The copy/paste options are on that initial rt-click menu, but they re=are symbols, not text (scissors for cut, two pages for copy, etc.)

Not gonna lie though, my crappy eyesight has me mixing up copy and paste all the time, though :)
 

Lakados

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So, this caused the issue with the 3990WX, where it would only use 64 cores / threads instead of all 128 threads?
The 3990x and 3995WX both did this in Windows 10 as well, disabling SMT was a workaround but the correct fix is to run Windows 10 or 11 for Workstations, as it uses a scheduler designed for multi-socket. This is a design fault on AMD's side for how they bridged the chip together, they may have issued a bios update for this at some point, but it was the reason I decided against using Threadrippers and just sprang for EPYC's instead.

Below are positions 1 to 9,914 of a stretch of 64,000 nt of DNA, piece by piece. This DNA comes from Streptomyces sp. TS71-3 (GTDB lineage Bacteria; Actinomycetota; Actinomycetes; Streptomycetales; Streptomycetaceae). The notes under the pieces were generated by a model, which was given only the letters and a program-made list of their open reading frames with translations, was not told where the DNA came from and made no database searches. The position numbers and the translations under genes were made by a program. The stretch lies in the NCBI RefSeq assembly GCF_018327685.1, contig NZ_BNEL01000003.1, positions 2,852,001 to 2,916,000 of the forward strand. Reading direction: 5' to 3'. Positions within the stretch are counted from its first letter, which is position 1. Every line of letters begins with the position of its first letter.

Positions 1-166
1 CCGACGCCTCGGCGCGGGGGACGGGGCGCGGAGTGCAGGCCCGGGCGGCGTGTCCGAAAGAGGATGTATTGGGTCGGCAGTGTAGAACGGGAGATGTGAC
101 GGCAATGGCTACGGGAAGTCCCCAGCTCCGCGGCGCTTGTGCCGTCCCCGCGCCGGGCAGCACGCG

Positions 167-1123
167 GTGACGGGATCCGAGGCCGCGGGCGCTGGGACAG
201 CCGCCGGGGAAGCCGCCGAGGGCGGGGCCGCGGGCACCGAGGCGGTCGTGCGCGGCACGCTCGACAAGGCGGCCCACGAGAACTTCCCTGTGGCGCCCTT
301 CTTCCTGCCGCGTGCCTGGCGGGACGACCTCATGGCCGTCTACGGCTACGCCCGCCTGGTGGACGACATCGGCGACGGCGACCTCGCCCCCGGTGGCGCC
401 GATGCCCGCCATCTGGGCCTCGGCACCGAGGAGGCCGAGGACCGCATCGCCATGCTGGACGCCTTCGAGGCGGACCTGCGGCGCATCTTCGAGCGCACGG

Task%20Manager%203990X%20-%20Copy_575px.jpg
Task%20Manager%203990X%20SMT%20Off_575px.jpg
 

ManofGod

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The 3990x and 3995WX both did this in Windows 10 as well, disabling SMT was a workaround but the correct fix is to run Windows 10 or 11 for Workstations, as it uses a scheduler designed for multi-socket. This is a design fault on AMD's side for how they bridged the chip together, they may have issued a bios update for this at some point, but it was the reason I decided against using Threadrippers and just sprang for EPYC's instead.
View attachment 401174View attachment 401175